You and your baby's wellbeing
Looking after yourself during your pregnancy, both physically and mentally, is extremely important. Emotionally, you'll be browsing tons of changes as your pregnancy progresses. You may also have a lot of questions on what is safe during your pregnancy, like is it safe to travel, can you have sex during pregnancy and a number of other activities that you may need to be aware of.
Feelings, relationships and pregnancy
Pregnancy can mean the start of a replacement stage during a woman’s life, with all the changes that new stage can bring. People talk about obvious ones – cravings, fatigue, nausea, body shape – but there are also situations like negotiating new working arrangements and reworking your finances that can make this a difficult time.
As well as physical, financial and social changes, many ladies experience emotional changes during pregnancy too. Mixed emotions are a normal and necessary part of preparing to become a parent.
Preparing for being a parent
It can be helpful for both expectant mums and dads to learn about ways to help themselves and others through this time of change.
Read parenting books, talk to family members and friends about their experiences as new parents and take some time to think about who might be able to provide support if you need it. It also helps to develop a network with others who are also pregnant or who have children of a similar age.
Your emotions during pregnancy
Pregnancy is a challenging and exciting time. It is normal for expectant mums and dads to experience ups and downs when expecting a baby. However, for some, anxiety and depression during pregnancy can affect their daily lives.
Look out for these symptoms of anxiety and depression during pregnancy:
Ø Panic attacks (racing heart, palpitations, shortness of breath)
Ø Persistent, generalised worry, such as fears for the health or wellbeing of the baby
Ø Obsessive or compulsive behaviours
Ø Abrupt mood swings
Ø Feeling constantly sad, low or crying for no obvious reason
Ø Being nervous, on edge, or panicky
If symptoms last for more than 2 weeks, talk to your GP or midwife.
Your relationships with family and friends. Pregnancy is not only a special time for you and your partner; there may be a lot of other people around you who are interested in your pregnancy, such as your family and friends. People can offer a great deal of help in all sorts of ways, and you’ll probably be glad of their interest and support. But sometimes it can feel as if they’re taking over.
Being pregnant may also put you on the receiving end of a lot of advice and perhaps criticism. There will be times when you appreciate the advice but also times when the advice is not wanted or helpful.
Things to avoid during pregnancy
There are a couple of products or lifestyle habits pregnant women and their partners should take care of during pregnancy. From hair highlights to house paints, learn more about what’s safe for your baby.
Acupuncture and massage
While some complementary therapies, like acupuncture and massage, are generally considered to be safe during pregnancy, there are still times during pregnancy once they shouldn't be used. For example, your abdomen should not be massaged during the first 3 months of pregnancy.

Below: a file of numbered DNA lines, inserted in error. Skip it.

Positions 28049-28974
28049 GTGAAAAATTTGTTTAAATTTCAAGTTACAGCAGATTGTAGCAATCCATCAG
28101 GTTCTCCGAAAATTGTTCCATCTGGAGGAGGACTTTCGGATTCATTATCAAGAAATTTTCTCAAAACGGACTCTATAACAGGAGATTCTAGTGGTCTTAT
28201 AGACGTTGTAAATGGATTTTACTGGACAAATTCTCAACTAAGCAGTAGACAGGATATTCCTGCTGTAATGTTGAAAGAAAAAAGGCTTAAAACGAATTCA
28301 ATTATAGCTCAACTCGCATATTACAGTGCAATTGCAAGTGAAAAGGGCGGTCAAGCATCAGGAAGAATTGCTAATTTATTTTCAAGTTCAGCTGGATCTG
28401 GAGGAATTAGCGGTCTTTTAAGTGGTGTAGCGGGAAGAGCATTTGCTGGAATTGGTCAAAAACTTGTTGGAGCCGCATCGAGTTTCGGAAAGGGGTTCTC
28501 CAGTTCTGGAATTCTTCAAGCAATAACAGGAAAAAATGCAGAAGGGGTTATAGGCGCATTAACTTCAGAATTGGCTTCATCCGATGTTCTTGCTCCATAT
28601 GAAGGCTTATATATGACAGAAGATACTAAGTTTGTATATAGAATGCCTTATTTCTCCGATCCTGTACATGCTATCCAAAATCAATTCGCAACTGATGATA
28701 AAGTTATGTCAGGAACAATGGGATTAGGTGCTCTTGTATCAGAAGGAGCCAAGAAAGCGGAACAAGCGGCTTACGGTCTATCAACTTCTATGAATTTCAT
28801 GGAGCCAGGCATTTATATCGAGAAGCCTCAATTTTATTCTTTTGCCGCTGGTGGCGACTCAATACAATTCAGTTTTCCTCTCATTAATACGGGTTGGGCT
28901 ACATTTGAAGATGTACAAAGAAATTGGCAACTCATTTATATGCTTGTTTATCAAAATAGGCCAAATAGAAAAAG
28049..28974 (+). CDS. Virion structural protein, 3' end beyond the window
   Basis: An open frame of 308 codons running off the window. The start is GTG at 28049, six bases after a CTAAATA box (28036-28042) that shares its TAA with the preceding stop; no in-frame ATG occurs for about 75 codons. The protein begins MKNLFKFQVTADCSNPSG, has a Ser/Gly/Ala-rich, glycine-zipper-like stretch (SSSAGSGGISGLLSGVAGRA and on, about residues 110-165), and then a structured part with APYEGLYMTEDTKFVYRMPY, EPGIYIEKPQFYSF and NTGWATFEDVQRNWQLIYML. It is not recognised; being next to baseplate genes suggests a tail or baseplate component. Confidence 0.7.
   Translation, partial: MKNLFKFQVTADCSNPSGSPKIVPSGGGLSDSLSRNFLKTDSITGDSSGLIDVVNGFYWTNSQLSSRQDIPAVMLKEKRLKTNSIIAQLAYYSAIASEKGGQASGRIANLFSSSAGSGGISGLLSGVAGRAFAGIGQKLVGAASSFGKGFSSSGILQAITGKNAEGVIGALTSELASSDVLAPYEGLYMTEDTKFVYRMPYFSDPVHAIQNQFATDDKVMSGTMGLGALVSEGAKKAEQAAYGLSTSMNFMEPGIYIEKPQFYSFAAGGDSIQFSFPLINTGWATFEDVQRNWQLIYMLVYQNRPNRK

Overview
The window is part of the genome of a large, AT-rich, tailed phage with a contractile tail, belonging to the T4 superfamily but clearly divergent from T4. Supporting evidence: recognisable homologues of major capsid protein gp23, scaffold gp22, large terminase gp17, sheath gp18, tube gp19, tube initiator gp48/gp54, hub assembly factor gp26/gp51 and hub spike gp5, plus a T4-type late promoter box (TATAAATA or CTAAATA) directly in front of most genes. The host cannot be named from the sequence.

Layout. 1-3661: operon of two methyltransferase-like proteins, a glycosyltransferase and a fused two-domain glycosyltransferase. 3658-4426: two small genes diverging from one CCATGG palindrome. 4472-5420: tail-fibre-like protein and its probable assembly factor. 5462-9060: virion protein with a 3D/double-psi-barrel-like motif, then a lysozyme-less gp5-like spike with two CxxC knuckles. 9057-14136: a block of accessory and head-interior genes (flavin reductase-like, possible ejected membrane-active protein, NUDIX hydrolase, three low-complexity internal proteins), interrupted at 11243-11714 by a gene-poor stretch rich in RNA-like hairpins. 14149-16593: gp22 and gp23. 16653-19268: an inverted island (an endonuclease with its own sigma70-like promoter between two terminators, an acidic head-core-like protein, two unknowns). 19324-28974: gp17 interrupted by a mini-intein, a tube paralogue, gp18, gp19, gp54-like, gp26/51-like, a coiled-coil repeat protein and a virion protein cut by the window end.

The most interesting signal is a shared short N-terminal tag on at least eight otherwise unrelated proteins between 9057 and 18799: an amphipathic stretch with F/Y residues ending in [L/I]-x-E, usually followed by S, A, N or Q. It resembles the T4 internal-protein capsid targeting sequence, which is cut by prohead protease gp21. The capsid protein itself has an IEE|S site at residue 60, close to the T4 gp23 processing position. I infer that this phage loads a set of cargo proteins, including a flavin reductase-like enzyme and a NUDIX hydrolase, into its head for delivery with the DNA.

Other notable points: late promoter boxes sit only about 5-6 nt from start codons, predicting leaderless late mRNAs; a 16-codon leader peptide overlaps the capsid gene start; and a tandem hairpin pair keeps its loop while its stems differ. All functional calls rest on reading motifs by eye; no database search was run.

The active ingredient in fake tan is dihydroxyacetone (DHA), a non-toxic substance that reacts with cells within the outermost layer of the skin and produces a brown pigment (colour) called melanoidin. The DHA doesn’t transcend the outer layer of skin and thus isn’t absorbed into the body.
Although there are no known dangers of using fake tans, they can sometimes cause an allergic reaction. For this reason, it’s advisable to not use fake tan during pregnancy, as changes in hormone levels can make the skin more sensitive than normal. If you are doing use fake tan, always test the merchandise on alittle area of skin first to ascertain if you've got a reaction.
There are some foods you should avoid when you’re pregnant because they might make you ill or harm your baby. Learn more about the foods you should avoid, or that you need to take extra care with when you’re pregnant here.
There is no safe level of alcohol during pregnancy. Whether you're planning a pregnancy, already pregnant or breastfeeding, not drinking is that the safest option as alcohol can harm your unborn baby.
Most research, although limited, shows that it’s safe to colour your hair while pregnant. Some studies have found that very high doses of the chemicals in hair dyes may cause harm. However, these doses are massive compared to the very low amount of chemicals when you dye your hair.
Many women plan to wait to dye their hair until after the primary 12 weeks of pregnancy, when the danger of chemical substances harming the baby is far lower. If you’re colouring your hair yourself, you'll reduce the danger further by ensuring that you:
Ø wear gloves
Ø leave the dye on for the minimum time
Ø work in a well-ventilated room
What will my baby’s movement feel like?
The type of movements you are feeling will depend upon what your baby is doing and their stage of growth and development. Each infant is different, with some more active than others.
The first sensations you are feeling could also be a fluttering (like ‘butterflies in your tummy’), swishing, rolling or tumbling sensation or a small kick. As your pregnancy progresses, the movements normally become more distinct and frequent.
When your baby becomes bigger and stronger, and your skin is stretched tighter over your womb, you'll more easily feel their kicks, jabbing and elbowing. Towards the top of the pregnancy, kicks to your ribs might hurt.
Notice: Please consult your doctor before following any instruction of www.myonlinedoctor.co.in